Magnetic Lines?

Open any book or web page that talks about magnets, and you will probably see a drawing that shows magnetic lines of force that extend from one end of the magnet to the other.

Are there really lines of magnetic force as they show in the drawings? Well, lets find out.

AM/FM Radio Waves

This week's experiment comes from a question that I received about which is better, AM or FM radio. As we shall see, the answer depends on what properties you are basing your answer on. As we will see, each has advantages and disadvantages.

A Compass at the South Pole

This experiment comes from a question sent to me by a subscriber. His question was, "If I were standing directly on the South Pole and I was holding a compass, where would the needle be pointing?"

Lets do this scientifically. Before you read on or try the experiment, think about it. Think about what you know about magnets. Think about how a compass works. Once you have come up with an idea of what you think would happen, then you will be ready to try this.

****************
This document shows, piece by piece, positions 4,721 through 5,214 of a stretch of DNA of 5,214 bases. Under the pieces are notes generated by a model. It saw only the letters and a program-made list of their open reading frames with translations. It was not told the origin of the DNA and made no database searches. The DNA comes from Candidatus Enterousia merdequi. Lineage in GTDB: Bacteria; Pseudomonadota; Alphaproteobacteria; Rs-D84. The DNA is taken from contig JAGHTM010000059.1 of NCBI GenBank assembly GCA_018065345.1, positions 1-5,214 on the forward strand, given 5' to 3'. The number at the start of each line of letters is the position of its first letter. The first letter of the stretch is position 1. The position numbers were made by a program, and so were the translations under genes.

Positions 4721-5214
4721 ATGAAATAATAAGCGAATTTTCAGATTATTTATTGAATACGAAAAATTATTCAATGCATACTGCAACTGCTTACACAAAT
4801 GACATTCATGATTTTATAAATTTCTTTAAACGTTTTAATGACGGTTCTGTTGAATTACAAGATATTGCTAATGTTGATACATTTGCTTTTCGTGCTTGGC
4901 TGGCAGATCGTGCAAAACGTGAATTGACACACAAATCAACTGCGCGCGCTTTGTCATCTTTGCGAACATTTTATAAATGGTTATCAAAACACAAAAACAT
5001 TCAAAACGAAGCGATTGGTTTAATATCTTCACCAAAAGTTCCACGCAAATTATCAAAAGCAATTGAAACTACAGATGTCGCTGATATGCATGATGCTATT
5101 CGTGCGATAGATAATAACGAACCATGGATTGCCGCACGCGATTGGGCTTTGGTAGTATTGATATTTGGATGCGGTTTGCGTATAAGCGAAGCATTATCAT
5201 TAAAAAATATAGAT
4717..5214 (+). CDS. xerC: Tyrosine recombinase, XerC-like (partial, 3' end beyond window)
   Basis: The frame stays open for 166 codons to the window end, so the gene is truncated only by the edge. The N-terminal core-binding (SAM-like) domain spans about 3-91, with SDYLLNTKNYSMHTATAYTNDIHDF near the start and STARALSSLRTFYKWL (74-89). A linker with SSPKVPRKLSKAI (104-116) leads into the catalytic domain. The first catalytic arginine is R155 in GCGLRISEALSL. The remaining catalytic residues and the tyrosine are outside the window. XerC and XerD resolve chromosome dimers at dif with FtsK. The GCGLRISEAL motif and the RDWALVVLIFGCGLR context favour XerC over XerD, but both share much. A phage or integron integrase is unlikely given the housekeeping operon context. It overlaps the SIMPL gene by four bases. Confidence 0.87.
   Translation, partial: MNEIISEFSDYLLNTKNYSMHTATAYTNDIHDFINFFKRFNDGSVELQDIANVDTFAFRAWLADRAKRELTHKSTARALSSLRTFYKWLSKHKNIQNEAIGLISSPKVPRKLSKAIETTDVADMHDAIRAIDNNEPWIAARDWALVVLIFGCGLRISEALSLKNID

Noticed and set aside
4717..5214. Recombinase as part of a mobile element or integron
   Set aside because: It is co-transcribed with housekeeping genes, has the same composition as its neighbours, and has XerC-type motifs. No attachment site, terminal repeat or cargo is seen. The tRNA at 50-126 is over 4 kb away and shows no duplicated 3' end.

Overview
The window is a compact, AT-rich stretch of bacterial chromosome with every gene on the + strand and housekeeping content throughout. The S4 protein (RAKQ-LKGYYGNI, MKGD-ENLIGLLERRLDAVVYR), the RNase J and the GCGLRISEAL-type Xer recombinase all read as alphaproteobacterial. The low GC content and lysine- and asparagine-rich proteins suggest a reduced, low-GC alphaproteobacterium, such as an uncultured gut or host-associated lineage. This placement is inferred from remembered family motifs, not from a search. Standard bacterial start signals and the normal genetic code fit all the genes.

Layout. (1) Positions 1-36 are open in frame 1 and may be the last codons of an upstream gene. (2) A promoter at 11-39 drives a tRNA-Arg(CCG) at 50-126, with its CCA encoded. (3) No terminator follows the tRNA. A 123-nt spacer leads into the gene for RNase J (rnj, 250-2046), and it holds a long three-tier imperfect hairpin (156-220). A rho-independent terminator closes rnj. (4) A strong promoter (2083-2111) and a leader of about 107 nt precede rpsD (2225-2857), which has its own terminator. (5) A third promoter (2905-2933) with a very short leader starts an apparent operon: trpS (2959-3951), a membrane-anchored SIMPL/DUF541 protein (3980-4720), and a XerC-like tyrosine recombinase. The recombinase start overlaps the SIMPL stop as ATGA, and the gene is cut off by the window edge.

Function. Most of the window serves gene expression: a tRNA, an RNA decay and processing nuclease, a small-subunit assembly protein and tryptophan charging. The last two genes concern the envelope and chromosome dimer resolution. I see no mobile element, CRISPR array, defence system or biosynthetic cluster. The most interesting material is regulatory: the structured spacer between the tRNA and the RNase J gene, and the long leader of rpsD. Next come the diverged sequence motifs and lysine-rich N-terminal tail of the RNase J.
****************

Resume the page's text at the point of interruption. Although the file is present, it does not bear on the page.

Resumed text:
Iron Cereal

I am sure that you have seen breakfast cereals that claimed to be enriched with iron. You may have thought that the manufacturer added some extract from spinach or liver, but the actual ingredient may surprise you.

Strange Refrigerator Magnets

This experiment is one that I stumbled upon while working on another idea. That seems to happen to me frequently. I was planning to magnetize a needle, and as I was sorting through all the magnets on our refrigerator, I got sidetracked into playing with the rubber magnets (which are really plastic, not rubber). The more I played; the more interesting it got.

Science of Credit Cards

Science can be found all around you, in every part of your daily life. Sometimes it is fairly obvious, such as the chemistry of a burning candle or the physics of a storm. Other times, it takes a bit of exploration to make it easy to see. That is the case with some of the science behind a credit card.